The newly released 2020-2025 Dietary Guidelines for Americans (DGA) recommend that our patients follow one of three dietary patterns - Healthy U.S.-Style, Healthy Vegetarian or Healthy Mediterranean-Style, as part of a healthy lifestyle, in order to maintain a healthy weight, promote overall health and reduce risk of chronic disease. The DGA define a healthy dietary pattern as “meeting food group and nutrient needs with nutrient-dense foods and beverages, and limiting intake of foods and beverages that are not nutrient-dense.”1 All of these dietary patterns include limiting foods high in sodium, saturated fat and sugar, while emphasizing fruits, vegetables, whole grains, nuts, seeds, legumes, herbs, spices, healthy fats, dairy or alternative and lean proteins. The DGA recommends that we eat 2 cups of fruits and 2.5 cups of vegetables per day and that ½ of the grains we eat should come from whole grains. Multiple studies have concluded that fruit, vegetable and whole grain consumption is associated with weight loss and also linked to reduced risk of weight gain, overweight and obesity. A 2020 comprehensive narrative review points out how increasing intake of fruits and vegetables to the levels recommended in the DGA contributes to successful weight loss in women. Fruits and vegetables along with legumes, nuts, seeds and whole grains are fiber-rich. They are digested slowly and keep us feeling full longer. Eating foods that are high in fiber and low in calories help complement weight loss.55 A systematic review of 14 studies evaluated the relationship between vegetable intake and change in weight-related outcomes among adults using prospective cohort studies. The studies that explored change in vegetable consumption over time discovered a beneficial relationship between increasing vegetable intake and weight control. Higher vegetable intakes were associated with the lowest risks of weight gain. The largest risk reduction was observed in a study of Spanish adults, whereby those consuming ≥ 4 vegetable servings per day over a 10-year period had an 82% reduced risk of gaining more than 3.4 kg. This evidence suggests that diets that more closely adhere to the recommended daily vegetable intake may reduce the risk of weight gain in the long term.56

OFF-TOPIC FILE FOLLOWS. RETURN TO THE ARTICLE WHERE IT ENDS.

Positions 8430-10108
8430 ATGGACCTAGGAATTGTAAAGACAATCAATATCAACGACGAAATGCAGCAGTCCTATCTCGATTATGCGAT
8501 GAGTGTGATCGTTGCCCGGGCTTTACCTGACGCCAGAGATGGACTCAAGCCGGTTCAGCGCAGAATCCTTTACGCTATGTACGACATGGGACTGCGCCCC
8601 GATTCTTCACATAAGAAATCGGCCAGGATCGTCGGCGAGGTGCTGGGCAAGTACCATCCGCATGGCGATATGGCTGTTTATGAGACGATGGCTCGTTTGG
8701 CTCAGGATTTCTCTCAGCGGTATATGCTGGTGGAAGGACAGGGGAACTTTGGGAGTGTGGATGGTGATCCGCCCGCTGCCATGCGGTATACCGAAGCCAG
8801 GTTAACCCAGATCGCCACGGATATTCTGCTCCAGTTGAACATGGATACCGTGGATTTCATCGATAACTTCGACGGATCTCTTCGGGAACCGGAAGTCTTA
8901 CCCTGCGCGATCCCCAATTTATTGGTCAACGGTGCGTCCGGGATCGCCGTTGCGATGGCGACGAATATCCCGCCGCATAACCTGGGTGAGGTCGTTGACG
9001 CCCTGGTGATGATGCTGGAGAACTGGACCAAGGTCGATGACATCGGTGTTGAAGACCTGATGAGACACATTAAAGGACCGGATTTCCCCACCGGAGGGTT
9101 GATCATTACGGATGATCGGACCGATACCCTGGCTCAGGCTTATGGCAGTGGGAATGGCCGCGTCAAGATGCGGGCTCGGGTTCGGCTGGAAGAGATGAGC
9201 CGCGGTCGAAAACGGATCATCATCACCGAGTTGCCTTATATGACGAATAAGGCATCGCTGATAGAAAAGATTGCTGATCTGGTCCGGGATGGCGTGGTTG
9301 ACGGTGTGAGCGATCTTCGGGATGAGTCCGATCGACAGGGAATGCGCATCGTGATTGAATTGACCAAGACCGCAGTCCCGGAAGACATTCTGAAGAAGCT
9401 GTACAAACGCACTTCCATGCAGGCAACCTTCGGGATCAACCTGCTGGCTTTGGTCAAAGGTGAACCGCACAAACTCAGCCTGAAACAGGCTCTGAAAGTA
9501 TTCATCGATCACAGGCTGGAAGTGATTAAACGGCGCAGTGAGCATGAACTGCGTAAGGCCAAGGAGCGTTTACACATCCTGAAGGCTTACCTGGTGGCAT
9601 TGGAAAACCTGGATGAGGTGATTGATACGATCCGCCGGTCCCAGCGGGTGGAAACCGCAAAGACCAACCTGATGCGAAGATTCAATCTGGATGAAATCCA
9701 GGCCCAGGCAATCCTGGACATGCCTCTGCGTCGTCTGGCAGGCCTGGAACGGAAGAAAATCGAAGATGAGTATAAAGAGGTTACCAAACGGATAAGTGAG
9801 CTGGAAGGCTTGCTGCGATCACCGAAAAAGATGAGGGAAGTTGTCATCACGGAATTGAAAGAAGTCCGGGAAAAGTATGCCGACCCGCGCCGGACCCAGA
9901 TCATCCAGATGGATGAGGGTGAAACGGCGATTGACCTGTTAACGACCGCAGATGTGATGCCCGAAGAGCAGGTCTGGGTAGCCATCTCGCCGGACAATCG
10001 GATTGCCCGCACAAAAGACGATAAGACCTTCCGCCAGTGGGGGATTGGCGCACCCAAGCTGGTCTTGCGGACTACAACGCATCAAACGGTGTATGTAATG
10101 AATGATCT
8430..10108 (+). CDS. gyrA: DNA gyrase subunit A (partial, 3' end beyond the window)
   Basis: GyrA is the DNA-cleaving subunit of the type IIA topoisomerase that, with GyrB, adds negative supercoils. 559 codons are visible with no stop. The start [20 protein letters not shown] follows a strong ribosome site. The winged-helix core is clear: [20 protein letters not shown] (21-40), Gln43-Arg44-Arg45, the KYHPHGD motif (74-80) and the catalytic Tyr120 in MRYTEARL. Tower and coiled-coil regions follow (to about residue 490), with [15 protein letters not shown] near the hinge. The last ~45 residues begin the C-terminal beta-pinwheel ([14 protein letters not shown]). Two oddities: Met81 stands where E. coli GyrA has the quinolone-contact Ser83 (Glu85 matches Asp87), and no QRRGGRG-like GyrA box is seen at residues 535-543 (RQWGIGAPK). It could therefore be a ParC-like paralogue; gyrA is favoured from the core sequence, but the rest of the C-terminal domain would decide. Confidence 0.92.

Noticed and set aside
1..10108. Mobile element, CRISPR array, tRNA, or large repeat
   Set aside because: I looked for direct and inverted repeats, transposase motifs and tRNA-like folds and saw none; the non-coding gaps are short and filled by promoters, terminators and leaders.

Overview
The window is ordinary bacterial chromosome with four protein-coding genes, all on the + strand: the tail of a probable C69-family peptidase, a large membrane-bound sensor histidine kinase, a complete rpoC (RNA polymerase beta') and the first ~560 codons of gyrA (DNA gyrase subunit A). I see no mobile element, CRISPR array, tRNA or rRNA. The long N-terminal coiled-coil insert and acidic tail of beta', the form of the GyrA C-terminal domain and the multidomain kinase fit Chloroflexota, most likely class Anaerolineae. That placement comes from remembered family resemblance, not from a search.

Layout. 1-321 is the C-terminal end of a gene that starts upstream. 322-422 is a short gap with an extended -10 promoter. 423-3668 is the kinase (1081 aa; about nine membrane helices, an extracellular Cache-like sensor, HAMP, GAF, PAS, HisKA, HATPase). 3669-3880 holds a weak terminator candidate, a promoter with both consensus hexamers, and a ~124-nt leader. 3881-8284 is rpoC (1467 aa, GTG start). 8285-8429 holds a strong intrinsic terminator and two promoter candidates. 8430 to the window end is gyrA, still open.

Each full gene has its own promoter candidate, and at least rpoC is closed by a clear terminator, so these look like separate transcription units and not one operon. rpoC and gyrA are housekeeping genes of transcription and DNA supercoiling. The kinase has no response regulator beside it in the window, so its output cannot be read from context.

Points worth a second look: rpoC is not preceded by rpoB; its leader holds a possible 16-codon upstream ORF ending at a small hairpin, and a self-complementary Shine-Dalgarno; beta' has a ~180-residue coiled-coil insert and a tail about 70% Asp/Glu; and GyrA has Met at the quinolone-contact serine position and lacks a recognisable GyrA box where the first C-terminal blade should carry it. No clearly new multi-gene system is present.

A large meta-analysis of 12 RCTs compared weight loss among vegan and lacto-ovo-vegetarians versus low-fat and low-carbohydrate diets. Results indicated that the vegetarians and vegans had significant weight reduction compared to non-vegetarians. The individuals who were following vegan diets had the greatest weight loss.57 Even though a vegan diet may be beneficial for weight control, there is a risk for potential nutritional deficiencies, including vitamin B12, protein, omega-3 fatty acids and iron. There are limited food options for vegans trying to meet their B12 needs, and they include: nutritional yeast, fortified plant-milks, plant-based meats, fortified cereals, tempeh, and nori seaweed. Strict vegans often benefit from the guidance of a registered dietitian.58 It is also important to note that Vitamin B12 deficiency can show up as oral manifestations, including glossitis, glossodynia, recurrent oral ulcers, angular cheilitis, dysgeusia, lingual paresthesia, burning sensations, and pruritus. The presence of any of these oral symptoms, together with a vegan dietary history, may offer the dentist an opportunity to aid in diagnosing a vitamin B12 deficiency.59